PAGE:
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 for anions
From The Collaborative International Dictionary of English v.0.48 :

  Ion \I"on\ ([imac]"[o^]n), n. [Gr. 'io`n, neut, of 'iw`n, p. pr.
     of 'ie`nai to go.]
     1. (Elec. Chem.) an atom or goup of atoms (radical) carrying
        an electrical charge. It is contrasted with neutral atoms
        or molecules, and free radicals. Certain compounds, such
        as sodium chloride, are composed of complementary ions in
        the solid (crystalline) as well as in solution. Others,
        notably acids such as hydrogen chloride, may occur as
        neutral molecules in the pure liquid or gas forms, and
        ionize almost completely in dilute aqueous solutions. In
        solutions (as in water) ions are frequently bound
        non-covalently with the molecules of solvent, and in that
        case are said to be solvated. According to the
        electrolytic dissociation theory, the molecules of
        electrolytes are divided into ions by water and other
        solvents. An ion consists of one or more atoms and carries
        one unit charges of electricity, 3.4 x 10^{-10
        electrostatic units, or a multiple of this. Those which
        are positively electrified (hydrogen and the metals) are
        called cations; negative ions (hydroxyl and acidic atoms
        or groups) are called anions.
     Note: Thus, hydrochloric acid ({HCl) dissociates, in aqueous
           solution, into the hydrogen ion, H+, and the chlorine
           ion, Cl-; ferric nitrate, Fe(NO3)3, yields the
           ferric ion, Fe+++, and nitrate ions, NO3-, NO3-,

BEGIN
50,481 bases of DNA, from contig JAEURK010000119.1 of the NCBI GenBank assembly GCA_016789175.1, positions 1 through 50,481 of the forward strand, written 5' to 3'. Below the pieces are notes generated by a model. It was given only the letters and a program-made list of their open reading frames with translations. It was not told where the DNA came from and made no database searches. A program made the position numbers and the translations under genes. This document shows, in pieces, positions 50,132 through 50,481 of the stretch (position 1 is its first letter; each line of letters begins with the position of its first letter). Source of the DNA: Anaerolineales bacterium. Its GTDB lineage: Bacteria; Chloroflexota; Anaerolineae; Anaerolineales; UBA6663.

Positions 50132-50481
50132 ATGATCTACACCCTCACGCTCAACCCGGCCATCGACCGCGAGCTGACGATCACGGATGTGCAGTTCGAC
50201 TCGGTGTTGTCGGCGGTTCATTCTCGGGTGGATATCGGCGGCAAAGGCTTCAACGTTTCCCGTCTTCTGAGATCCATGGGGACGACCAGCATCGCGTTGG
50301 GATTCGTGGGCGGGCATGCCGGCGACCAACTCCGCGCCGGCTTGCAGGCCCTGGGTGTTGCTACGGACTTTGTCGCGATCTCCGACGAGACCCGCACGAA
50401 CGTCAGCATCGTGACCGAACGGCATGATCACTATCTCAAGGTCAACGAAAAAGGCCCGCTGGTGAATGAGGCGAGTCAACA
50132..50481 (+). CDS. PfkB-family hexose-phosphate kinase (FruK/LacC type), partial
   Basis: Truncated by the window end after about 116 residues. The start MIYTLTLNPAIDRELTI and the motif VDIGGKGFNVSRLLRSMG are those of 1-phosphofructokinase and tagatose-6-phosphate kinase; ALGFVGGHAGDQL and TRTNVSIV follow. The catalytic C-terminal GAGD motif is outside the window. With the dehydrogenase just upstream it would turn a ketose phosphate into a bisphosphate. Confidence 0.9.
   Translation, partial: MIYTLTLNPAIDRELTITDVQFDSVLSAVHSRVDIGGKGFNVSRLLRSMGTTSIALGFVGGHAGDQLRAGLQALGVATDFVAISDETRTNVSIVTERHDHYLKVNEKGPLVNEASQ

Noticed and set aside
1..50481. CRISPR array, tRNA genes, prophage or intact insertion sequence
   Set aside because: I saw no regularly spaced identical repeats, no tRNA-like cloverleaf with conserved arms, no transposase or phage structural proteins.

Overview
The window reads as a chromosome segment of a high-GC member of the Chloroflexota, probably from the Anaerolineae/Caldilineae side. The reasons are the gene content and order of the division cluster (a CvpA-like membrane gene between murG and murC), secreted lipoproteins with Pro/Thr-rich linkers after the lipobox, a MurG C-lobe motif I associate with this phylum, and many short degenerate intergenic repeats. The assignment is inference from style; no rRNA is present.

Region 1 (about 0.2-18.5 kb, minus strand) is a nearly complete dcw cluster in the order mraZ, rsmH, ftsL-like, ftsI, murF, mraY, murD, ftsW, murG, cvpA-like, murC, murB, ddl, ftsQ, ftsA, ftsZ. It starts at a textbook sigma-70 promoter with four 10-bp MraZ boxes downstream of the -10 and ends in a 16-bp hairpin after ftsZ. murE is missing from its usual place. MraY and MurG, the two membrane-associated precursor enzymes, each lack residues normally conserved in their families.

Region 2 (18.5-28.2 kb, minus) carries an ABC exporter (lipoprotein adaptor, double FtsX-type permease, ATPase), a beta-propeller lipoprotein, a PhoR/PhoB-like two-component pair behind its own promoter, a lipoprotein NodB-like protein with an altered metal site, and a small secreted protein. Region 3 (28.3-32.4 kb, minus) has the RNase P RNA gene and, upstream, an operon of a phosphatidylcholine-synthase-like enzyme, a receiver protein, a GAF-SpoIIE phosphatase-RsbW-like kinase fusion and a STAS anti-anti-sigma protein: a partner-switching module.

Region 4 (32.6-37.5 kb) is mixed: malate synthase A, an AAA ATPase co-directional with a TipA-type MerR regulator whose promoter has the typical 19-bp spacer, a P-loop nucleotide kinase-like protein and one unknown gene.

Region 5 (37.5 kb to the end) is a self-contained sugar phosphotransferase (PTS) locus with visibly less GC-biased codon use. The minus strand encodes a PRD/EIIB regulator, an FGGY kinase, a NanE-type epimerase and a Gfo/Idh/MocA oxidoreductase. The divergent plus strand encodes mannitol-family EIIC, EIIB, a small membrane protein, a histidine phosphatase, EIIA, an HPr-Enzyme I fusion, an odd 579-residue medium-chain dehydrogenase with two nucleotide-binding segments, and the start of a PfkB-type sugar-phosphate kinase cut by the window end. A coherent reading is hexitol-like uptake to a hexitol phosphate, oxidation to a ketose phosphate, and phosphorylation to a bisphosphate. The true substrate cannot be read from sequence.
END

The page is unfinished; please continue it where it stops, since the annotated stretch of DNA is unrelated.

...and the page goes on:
NO3-. When a solution containing ions is made part of
           an electric circuit, the cations move toward the
           cathode, the anions toward the anode. This movement is
           called migration, and the velocity of it differs for
           different kinds of ions. If the electromotive force is
           sufficient, electrolysis ensues: cations give up their
           charge at the cathode and separate in metallic form or
           decompose water, forming hydrogen and alkali;
           similarly, at the anode the element of the anion
           separates, or the metal of the anode is dissolved, or
           decomposition occurs. Aluminum and chlorine are
           elements prepared predominantly by such electrolysis,
           and depends on dissolving compounds in a solvent where
           the element forms ions. Electrolysis is also used in
           refining other metals, such as copper and silver. Cf.
           Anion, Cation.
           [Webster 1913 Suppl.]
     2. One of the small electrified particles into which the
        molecules of a gas are broken up under the action of the
        electric current, of ultraviolet and certain other rays,
        and of high temperatures. To the properties and behavior
        of ions the phenomena of the electric discharge through
        rarefied gases and many other important effects are
        ascribed. At low pressures the negative ions appear to be
        electrons; the positive ions, atoms minus an electron. At
        ordinary pressures each ion seems to include also a number
        of attached molecules. Ions may be formed in a gas in
        various ways.
        [Webster 1913 Suppl.]

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